Yesterday, ThinkProgress noted that Sen. John McCain’s (R-AZ) economic advisers are abandoning McCain’s earlier talk of balancing the budget. According to the New York Times, his chief economic adviser, Douglas Holtz-Eakin, “said that if the war and the personal and corporate tax cuts that Mr. McCain advocated added to the federal deficit and debt, so be it.” Holtz-Eakin added that he “would like the next president not to talk about deficit reduction.”
Apparently, no one gave the message to former Massachusetts Gov. Mitt Romney, who — while cheerleading for McCain on Morning Joe today — emphasized that “you can’t keep on growing the deficit” and said McCain has “made it very clear he wants to balance the budget.”
Scarborough is right to be skeptical. As the Center for American Progress Action Fund’s James Kvaal and Robert Gordon point out, McCain’s tax plan would:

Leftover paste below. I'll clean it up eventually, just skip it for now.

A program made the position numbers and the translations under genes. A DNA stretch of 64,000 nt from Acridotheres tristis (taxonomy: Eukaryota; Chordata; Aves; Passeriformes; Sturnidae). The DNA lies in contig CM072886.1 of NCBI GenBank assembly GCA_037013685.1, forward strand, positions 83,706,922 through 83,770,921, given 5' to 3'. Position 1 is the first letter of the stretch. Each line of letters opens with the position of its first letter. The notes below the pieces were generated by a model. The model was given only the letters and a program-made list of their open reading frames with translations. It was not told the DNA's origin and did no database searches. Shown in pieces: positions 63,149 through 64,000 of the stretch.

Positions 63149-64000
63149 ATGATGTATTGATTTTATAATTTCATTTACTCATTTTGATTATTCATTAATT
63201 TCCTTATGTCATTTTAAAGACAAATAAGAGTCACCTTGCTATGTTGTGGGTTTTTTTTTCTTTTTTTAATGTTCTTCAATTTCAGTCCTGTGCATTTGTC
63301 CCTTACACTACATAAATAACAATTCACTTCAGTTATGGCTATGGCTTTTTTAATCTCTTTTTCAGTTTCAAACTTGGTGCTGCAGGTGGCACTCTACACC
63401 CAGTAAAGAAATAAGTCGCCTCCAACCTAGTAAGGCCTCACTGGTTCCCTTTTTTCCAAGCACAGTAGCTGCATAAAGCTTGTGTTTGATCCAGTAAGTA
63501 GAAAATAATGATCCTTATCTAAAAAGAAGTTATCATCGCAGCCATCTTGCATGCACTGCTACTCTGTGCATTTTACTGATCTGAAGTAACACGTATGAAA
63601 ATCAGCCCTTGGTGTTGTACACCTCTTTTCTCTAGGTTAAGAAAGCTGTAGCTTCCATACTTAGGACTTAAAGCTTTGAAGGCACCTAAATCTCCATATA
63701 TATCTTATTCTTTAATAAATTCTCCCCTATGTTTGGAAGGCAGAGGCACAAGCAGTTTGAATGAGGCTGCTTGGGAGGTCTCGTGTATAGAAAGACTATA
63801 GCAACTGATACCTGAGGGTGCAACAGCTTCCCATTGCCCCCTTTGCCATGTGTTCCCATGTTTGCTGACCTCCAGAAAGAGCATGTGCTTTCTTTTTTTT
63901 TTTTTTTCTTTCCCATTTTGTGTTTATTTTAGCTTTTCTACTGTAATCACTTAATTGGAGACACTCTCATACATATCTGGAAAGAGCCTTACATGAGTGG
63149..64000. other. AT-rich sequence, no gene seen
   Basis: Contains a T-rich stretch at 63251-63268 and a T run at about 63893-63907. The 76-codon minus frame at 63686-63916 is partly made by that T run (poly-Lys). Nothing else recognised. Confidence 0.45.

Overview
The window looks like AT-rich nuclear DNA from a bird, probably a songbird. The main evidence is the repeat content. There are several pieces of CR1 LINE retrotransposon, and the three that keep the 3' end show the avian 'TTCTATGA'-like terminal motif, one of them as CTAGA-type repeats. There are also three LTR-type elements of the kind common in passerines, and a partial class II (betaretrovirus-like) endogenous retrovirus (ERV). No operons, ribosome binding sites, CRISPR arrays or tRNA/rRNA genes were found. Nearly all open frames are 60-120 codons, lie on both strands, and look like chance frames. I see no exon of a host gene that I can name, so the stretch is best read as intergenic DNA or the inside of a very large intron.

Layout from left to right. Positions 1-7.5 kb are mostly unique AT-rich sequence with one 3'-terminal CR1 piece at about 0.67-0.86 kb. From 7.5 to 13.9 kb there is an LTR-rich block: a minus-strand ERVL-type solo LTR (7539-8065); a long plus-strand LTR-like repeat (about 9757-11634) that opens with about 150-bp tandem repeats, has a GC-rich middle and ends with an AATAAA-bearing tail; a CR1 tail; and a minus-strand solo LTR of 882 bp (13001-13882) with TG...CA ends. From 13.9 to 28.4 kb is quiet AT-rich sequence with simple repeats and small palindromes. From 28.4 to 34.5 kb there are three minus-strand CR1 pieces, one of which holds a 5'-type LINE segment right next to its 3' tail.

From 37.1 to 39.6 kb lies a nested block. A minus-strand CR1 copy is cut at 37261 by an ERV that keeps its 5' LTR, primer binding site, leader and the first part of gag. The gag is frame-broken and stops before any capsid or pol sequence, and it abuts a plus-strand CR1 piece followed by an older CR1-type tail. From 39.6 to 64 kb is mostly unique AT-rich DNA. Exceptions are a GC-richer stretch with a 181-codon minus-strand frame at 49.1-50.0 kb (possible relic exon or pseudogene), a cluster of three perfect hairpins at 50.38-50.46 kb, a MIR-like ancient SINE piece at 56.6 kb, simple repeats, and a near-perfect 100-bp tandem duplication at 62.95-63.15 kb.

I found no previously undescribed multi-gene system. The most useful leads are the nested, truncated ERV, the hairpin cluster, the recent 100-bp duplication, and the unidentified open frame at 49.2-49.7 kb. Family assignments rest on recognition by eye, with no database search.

– Double the size of the Bush tax cuts, costing more than $2 trillion in their first decade.
– Do virtually nothing for the middle class: only 9 percent of the tax cuts will go to the bottom 80 percent of households, while 58 percent will go to the top 1 percent of households.
– Follow Grover Norquist’s blueprint that’s been called a “stealth approach to tax reform” — and that aims to abandon progressive taxation in favor of a wage tax imposed mainly on low- and middle-income households.
As Holtz-Eakin himself admitted, McCain’s tax plan “will make deficits expand up front, no question.” Someone from the McCain camp should get the official talking points out to Romney: Deficits don’t matter.